In May, we shared a blog post about police bias and dishonesty. At the time, the Pierce County Sheriff’s Department Drug Unit was under investigation. As reported by the Tacoma News Tribune, the majority of officers assigned to the Drug Unit of the Pierce County Sheriff’s Department had recently been reassigned so that an outside agency could review the unit’s procedures. The review was initiated by multiple officers and prosecutors raising questions about the unit’s practices. At the time of reporting, it was unclear if any investigations or criminal cases had been impacted by the inquiry.
It has now been reported that members of the drug unit are being investigated specifically for falsifying records and conducting improper searches. The Tacoma News Tribune has reported that in at least two of the cases, the potential violations resulted in criminal charges against alleged drug offenders being dismissed. Ten members of the unit have been placed on the prosecutors’ “Brady” list of officers, which is a list of officers who have sustained instances of lying or dishonesty. The investigation is ongoing. At Horwath Law, we will continue to stay up to date on any developments that may affect a police officer’s credibility.
Five years ago, the Washington Post began to log every fatal shooting by an on-duty
police officer in the US. Since the project began, the Post discovered that police have
shot and killed approximately the same number of people – 1,000 – annually and that
black Americans are killed at a much higher rate than white Americans.
A meaningful way to take action for our Black community is to advocate for police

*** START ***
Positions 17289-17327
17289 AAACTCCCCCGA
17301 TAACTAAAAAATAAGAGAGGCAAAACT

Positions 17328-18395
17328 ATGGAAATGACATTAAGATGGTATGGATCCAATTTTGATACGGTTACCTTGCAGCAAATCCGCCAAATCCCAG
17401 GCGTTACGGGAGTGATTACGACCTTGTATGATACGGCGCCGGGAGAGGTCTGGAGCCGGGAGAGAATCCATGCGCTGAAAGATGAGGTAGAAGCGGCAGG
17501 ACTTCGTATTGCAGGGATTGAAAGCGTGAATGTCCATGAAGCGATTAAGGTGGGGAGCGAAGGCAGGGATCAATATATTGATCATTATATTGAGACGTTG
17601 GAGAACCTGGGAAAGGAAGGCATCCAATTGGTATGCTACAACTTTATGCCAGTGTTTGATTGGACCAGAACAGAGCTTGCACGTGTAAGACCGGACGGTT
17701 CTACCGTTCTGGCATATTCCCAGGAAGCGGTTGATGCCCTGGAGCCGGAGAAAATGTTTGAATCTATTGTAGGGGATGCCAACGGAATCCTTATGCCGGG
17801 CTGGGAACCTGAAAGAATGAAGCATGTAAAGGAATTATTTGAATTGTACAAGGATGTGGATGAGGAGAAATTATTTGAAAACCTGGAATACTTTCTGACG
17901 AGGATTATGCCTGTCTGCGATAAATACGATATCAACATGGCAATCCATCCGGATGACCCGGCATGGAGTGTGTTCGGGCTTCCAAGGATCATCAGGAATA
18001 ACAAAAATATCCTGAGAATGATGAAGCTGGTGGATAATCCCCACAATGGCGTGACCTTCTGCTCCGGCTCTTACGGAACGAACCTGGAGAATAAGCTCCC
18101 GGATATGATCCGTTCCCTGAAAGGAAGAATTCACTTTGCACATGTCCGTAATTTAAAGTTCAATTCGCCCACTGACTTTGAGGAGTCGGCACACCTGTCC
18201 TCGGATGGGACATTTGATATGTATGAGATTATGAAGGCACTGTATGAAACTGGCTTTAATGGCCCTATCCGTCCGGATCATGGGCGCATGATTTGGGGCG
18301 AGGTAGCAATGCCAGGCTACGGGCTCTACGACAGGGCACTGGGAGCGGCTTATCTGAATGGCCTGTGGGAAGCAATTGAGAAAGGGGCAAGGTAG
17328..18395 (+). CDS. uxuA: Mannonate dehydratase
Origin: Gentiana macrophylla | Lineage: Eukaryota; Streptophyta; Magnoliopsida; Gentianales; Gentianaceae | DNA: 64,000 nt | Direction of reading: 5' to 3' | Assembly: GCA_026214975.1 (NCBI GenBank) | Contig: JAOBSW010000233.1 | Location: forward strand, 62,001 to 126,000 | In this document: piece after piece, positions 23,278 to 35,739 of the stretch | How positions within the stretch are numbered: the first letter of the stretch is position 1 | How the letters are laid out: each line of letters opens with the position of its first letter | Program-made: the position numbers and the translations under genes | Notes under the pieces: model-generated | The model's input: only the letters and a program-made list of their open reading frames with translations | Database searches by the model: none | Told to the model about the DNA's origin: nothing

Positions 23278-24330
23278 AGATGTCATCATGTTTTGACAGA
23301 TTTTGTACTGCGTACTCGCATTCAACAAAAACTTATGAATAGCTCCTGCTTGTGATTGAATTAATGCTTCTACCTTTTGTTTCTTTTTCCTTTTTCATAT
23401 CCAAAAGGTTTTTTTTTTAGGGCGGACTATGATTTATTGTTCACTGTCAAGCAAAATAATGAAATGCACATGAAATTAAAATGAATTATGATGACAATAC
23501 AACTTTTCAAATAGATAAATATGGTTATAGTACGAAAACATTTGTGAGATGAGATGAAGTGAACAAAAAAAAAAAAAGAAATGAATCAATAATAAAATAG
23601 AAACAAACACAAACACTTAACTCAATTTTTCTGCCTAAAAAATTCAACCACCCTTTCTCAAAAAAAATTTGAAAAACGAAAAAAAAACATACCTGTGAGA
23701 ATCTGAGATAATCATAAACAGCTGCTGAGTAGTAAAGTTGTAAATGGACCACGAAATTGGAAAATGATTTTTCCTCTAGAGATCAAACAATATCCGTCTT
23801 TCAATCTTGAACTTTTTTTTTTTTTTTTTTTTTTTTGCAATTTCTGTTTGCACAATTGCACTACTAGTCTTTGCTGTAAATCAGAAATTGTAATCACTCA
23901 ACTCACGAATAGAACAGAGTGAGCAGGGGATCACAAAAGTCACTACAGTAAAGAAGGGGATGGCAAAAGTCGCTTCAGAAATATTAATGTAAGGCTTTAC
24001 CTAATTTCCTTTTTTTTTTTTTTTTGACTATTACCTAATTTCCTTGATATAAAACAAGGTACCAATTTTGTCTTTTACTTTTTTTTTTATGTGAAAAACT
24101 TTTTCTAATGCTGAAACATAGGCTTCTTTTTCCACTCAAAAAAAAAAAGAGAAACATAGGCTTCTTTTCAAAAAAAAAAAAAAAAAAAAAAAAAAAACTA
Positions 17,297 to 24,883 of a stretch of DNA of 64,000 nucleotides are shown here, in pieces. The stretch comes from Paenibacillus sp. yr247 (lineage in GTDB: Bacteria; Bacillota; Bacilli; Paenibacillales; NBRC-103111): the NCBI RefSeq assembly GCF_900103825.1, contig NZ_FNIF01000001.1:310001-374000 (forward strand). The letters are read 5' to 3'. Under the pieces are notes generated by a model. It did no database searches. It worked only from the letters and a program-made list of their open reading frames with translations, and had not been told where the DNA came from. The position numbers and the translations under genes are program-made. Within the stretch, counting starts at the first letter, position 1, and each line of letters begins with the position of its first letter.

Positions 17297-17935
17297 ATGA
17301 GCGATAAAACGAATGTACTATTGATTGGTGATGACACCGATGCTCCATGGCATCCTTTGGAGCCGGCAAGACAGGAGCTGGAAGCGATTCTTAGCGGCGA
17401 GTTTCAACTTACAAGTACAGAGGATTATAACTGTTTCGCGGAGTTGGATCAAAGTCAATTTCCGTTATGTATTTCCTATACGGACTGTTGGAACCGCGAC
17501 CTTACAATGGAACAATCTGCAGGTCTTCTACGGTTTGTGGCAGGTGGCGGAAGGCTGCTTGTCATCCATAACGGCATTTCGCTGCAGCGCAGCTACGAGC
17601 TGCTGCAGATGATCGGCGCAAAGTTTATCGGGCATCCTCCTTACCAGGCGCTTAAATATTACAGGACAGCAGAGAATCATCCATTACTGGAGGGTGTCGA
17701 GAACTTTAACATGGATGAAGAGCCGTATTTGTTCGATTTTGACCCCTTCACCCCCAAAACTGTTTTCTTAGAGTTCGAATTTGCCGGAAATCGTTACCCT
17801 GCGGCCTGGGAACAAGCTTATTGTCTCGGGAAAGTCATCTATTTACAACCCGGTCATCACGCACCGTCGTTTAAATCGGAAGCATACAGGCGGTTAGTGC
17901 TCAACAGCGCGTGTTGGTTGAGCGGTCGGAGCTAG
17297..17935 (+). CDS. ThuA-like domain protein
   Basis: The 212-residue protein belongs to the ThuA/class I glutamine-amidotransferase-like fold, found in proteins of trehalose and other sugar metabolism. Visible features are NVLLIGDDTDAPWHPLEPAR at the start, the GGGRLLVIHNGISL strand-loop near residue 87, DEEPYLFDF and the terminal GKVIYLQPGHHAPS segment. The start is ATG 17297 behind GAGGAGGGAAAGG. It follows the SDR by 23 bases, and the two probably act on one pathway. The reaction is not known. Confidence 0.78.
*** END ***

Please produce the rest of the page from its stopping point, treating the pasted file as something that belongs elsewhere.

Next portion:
reform. Here’s how you can get started:
Know your law enforcement agencies:
- State Patrol
- County Sheriff’s Departments
- City Police Departments
Know whom to contact to request change:
- U.S. Congress
Find your state representatives and demand that they pass federal legislation
immediately to end police violence. You can find Washington representatives
- State Legislature
Find your state representatives and demand that they pass legislation
immediately to end police violence. https://app.leg.wa.gov/districtfinder/
- County Executive
The county executive is the elected official that represents the county. The
executive manages the county’s departments and agencies, and sets policies and
standards for those agencies (e.g., the Sheriff’s Department). Demand police
reform policies that will decrease police violence.
- King County: firstname.lastname@example.org
- Pierce County: email@example.com
- Kitsap County: firstname.lastname@example.org
- City Mayor
Mayors oversee the city’s departments, including police. They typically appoint
police chiefs, negotiate collective bargaining agreements with police unions, and
establish budgets. Demand police reform policies that will decrease police
- Seattle Mayor: email@example.com
- Tacoma Mayor: Victoria.firstname.lastname@example.org
- Olympia Mayor: email@example.com
- Prosecuting Attorney
When police violence occurs, the prosecutor decides whether or not to investigate
and/or charge police misconduct
- King County Prosecutor: firstname.lastname@example.org
- Pierce County Prosecutor: email@example.com
- Kitsap County Prosecutor: firstname.lastname@example.org
- Thurston County Prosecutor: email@example.com
Know what to request:
Hello, I am a resident of State/County/City. I demand legislation/policies mandating
zero-tolerance in penalizing and/or prosecuting officers who kill unarmed, non-violent
individuals in an arrest. I demand the following police reform policies to decrease police
- Require body cameras on all officers
- Deprioritize policing for minor offenses (e.g., public intoxication or loitering)
- Ban chokeholds
- Ban knee holds
- Require de-escalation
- Require warning before shooting
- Exhaust all alternatives before shooting (e.g., using taser)
- Require officers to intervene if they see one of their coworkers using unreasonable force
- Ban shooting at moving vehicles
- Make misconduct/discipline reports of officers available to the public